Posted in Business/Economy/Banking, Culture, Health, International, Local, News, Regional, TOURISM, Travel0 Comments


Coronavirus: NHS England declares level four incident over outbreak

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The new orders from health bosses come amid predictions that one in five workers could be off sick when the virus peaks.

Tuesday 3 March 2020 22:59, UK

Britain...s prime Minister Boris Johnson speaks as he holds a press conference at Downing Street on the government...s coronavirus action plan in London, Tuesday, March 3, 2020.(AP Photo/Frank Augstein, Pool)

Boris Johnson announces coronavirus plans

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NHS England has declared coronavirus a level four incident – the highest level of emergency preparedness planning.

It comes as confirmed cases in the UK rose to 51 and Boris Johnson unveiled his plan for dealing with the outbreak.

Under the level four alert, all hospitals in England have been told to “assume that they will need to look after COVID-19 cases in due course”.

Where coronavirus has spread in the UK

A national incident management team and coordination centre have been set up for the coronavirus.

NHS regions must report centrally and set up their own incident teams, including having a 24/7 contact for “patient management, alerts, referrals, and tracking”.

Everyone in intensive care with a respiratory infection must also now be tested, as should everyone in a Severe Respiratory Failure centre.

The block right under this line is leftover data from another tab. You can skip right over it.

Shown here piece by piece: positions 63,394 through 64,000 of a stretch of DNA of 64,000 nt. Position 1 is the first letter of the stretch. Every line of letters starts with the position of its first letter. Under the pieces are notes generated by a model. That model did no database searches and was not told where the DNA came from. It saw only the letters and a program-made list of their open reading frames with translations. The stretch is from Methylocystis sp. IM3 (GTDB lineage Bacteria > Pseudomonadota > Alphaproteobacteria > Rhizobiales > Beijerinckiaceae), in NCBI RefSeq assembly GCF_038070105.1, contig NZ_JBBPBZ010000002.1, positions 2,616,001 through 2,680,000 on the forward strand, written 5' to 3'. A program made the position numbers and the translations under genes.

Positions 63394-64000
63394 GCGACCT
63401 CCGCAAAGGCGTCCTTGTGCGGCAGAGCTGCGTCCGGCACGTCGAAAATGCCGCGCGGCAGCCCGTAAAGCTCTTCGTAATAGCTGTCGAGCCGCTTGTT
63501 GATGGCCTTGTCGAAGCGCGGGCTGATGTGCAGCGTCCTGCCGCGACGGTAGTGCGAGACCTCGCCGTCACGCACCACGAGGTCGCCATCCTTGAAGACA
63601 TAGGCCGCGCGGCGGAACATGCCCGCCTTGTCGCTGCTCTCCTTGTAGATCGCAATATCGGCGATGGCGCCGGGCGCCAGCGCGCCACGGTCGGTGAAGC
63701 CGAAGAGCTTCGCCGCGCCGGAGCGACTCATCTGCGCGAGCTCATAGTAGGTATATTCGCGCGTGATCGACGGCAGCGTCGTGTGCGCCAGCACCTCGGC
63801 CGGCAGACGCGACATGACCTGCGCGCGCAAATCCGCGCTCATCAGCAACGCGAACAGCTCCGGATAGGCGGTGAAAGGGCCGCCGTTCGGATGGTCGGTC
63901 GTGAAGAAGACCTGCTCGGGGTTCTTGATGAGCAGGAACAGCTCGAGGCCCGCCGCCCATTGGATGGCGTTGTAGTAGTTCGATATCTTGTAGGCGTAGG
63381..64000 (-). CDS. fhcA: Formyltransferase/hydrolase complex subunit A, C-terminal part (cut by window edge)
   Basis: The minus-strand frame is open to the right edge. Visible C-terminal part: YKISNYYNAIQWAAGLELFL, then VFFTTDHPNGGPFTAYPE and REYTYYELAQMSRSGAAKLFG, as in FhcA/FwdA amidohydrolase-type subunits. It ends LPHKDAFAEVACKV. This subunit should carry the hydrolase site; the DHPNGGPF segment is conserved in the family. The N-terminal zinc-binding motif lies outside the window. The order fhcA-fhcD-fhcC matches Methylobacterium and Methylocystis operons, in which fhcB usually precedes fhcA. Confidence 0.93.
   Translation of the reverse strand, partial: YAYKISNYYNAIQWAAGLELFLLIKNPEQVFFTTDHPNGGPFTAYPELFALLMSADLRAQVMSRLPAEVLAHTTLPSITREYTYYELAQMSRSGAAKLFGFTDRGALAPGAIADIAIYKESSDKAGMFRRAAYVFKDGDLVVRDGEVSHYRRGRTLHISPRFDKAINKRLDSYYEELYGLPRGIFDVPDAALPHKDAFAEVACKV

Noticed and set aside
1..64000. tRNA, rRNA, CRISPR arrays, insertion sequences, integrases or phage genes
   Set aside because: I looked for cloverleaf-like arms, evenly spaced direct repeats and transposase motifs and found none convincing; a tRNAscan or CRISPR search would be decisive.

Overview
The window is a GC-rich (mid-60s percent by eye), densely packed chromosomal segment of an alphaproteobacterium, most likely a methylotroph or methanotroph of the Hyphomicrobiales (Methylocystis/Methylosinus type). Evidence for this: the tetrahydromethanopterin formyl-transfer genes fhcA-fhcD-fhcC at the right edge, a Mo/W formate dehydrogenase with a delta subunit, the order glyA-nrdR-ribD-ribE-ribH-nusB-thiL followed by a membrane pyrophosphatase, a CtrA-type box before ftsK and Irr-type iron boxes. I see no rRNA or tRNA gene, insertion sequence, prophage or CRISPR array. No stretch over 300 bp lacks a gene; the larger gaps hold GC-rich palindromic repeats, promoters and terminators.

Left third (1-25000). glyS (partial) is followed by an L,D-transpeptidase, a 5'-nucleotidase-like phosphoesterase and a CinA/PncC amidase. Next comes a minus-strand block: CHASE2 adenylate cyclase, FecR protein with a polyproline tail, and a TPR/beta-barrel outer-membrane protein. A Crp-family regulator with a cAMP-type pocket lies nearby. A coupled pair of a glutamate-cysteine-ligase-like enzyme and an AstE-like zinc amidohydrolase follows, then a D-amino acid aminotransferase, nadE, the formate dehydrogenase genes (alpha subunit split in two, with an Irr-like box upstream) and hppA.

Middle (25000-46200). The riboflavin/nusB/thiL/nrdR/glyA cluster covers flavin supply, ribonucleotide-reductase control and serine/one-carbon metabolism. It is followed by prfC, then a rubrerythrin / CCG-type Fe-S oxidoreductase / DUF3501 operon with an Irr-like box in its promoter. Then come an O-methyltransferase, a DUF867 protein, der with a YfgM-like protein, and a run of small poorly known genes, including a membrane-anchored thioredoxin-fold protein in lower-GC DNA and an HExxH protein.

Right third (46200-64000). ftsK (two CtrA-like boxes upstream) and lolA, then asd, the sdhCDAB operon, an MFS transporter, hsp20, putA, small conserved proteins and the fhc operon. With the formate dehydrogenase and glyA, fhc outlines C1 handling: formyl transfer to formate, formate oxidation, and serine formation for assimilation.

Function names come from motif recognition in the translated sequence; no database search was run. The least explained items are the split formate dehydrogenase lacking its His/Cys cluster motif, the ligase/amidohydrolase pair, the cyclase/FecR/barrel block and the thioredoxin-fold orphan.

The guidance says it is “now appropriate” to put some patients in “wider infectious disease units” – rather than specialist COVID-19 units – and they could be grouped in “all acute units” if cases continue to rise.

An NHS emergency preparedness adviser, who did not want to be identified, explained: “Level one is a localised incident, like a small fire, where the NHS trust can manage by themselves without any intervention.

“Level two is a larger incident, like a small flood, where the commissioners would have to get involved.”

The former emergency department nurse, who was heavily involved in helping the NHS to cope during the 2009 swine flu pandemic, added: “A level three is declared when there is a regional emergency and level four, the highest emergency level, is declared when there is a national medical crisis.”

preview image

COVID-19: Who is most vulnerable?

Twelve new UK cases were identified on Tuesday: eight had travelled from Italy, one from Germany, one from Singapore, one from Japan and on from Iran.

They are from London, Hampshire, Northamptonshire, Bury, Wirral, Greater Manchester, Humberside, and Kent.

Health Secretary Matt Hancock said the NHS had been “preparing for a pandemic virus for over a decade” and was still in the containment phase.